How to Fight Amazon.com, Best Buy Style

ENLARGE

A Best Buy store in New York’s Union Square. Photo: Zuma Press

Best Buy has accomplished what many on Wall Street once considered impossible: It successfully fought off an attack from Amazon.com.

The electronics retailer’s operating margins have rebounded and same-store sales are up. That is a dramatic improvement from January 2013, when Best Buy’s shares were trading at roughly one-quarter of their current value as fears of “showrooming”—shoppers’ practice of researching products in bricks-and-mortar stores and then buying them from online competitors—swirled around the company.

Against all odds, Chief Executive Hubert Joly, who joined in September 2012, managed to turn Best Buy around. As Amazon moves more deeply into new areas such as apparel and food, fellow retailers would be well served to note its example.

The first step was aimed at preventing showroomers from buying elsewhere. The company committed to matching competitors’ prices and brought its prices in line with Amazon’s. At the same time, Best Buy improved its website and mobile app.

Best Buy also began to use its stores to improve its e-commerce operations. Prior to Mr. Joly’s arrival, if a product wasn’t in one of the company’s six warehouses, it would be listed as out of stock, even if the item was in stores. Now Best Buy’s stores do double duty as e-commerce warehouses. Best Buy says half of online orders are now picked up in store or shipped from a store, and 70% of Americans live within 15 minutes of a store. That has helped Best Buy speed up shipping times so that most online purchases arrive in two days, matching Amazon Prime’s speeds without the annual fee.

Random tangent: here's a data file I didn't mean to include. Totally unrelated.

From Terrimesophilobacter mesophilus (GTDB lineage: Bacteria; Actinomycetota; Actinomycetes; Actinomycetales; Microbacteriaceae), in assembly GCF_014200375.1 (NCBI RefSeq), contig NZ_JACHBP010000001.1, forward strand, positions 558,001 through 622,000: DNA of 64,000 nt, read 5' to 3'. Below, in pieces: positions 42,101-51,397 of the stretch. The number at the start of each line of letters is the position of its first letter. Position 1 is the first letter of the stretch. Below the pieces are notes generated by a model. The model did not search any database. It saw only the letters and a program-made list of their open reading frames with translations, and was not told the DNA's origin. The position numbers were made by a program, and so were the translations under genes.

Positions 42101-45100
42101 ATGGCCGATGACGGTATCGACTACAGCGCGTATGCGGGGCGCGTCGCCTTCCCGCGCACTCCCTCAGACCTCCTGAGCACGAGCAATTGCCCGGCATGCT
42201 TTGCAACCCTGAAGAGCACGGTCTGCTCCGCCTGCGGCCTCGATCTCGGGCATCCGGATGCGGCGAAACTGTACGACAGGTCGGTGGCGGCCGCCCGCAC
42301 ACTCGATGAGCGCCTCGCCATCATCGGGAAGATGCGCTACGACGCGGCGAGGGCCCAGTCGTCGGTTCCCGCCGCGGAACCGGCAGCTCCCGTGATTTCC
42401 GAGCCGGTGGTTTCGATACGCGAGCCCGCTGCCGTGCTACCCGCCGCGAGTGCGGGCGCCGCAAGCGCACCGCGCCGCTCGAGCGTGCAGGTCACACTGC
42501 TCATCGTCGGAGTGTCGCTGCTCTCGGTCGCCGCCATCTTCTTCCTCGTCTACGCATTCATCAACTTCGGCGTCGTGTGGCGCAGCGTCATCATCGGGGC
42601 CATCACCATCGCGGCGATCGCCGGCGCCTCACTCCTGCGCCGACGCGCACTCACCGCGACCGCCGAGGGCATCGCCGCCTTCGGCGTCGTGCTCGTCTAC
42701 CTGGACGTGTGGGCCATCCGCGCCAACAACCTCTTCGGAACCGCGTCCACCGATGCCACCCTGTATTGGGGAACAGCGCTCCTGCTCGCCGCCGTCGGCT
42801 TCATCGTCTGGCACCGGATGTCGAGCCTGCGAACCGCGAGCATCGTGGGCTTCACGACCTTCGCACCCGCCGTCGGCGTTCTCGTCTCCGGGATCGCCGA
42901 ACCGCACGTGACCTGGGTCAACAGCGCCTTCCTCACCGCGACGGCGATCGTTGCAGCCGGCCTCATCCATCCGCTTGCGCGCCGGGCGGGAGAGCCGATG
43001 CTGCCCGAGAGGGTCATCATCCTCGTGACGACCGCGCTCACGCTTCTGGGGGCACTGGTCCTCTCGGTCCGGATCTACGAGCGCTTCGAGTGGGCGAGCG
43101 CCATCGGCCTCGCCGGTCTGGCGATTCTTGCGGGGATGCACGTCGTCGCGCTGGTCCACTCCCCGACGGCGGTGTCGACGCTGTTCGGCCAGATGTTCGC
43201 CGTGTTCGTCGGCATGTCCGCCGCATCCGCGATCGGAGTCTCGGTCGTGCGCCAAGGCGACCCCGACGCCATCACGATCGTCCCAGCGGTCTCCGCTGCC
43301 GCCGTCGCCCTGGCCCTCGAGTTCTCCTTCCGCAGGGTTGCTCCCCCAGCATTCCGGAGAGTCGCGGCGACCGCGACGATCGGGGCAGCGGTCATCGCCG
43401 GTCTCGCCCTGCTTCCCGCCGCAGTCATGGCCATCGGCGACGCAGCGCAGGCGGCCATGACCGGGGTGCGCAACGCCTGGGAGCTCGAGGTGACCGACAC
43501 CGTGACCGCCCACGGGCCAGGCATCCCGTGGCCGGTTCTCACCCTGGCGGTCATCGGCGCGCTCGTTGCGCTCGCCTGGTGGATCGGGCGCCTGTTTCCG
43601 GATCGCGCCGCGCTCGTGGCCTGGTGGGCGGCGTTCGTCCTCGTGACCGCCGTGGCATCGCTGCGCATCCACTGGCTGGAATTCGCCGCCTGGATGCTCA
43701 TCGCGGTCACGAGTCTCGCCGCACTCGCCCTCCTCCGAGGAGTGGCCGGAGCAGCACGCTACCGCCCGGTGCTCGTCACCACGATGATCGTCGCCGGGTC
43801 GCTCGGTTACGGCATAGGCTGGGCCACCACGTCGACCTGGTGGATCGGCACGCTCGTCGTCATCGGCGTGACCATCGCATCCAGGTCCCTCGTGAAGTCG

Indeed, Best Buy didn’t just become more like Amazon. It also focused on the area where it could set itself apart from the e-commerce giant: its stores. The retailer knew its suppliers wanted it to thrive, particularly as a showroom for their higher-end products. The company asked vendors, including Samsung, LG, Sony, Microsoft, AT&T and Verizon Communications to set up their own branded shops. The suppliers footed the bill for most of this, and many began paying for specially trained staffers to work in them.

Best Buy also improved training for its other workers and added high-end kitchen and bath offerings from Pacific Kitchen & Home and high-end home theater equipment from Magnolia. Best Buy got more than 88% of its $36.3 billion in U.S. sales in its stores in the fiscal year ended January.

The company hasn’t closed many stores under Mr. Joly, despite significant growth in online sales. That could make it vulnerable to the woes of other retailers, which have become weighed down by bricks and mortar. But that would be tricky since they have become integral to its e-commerce strategy.

The next time a retailer looks poised to cave to Amazon, it should heed the story of how Best Buy came back from the (presumed) dead.

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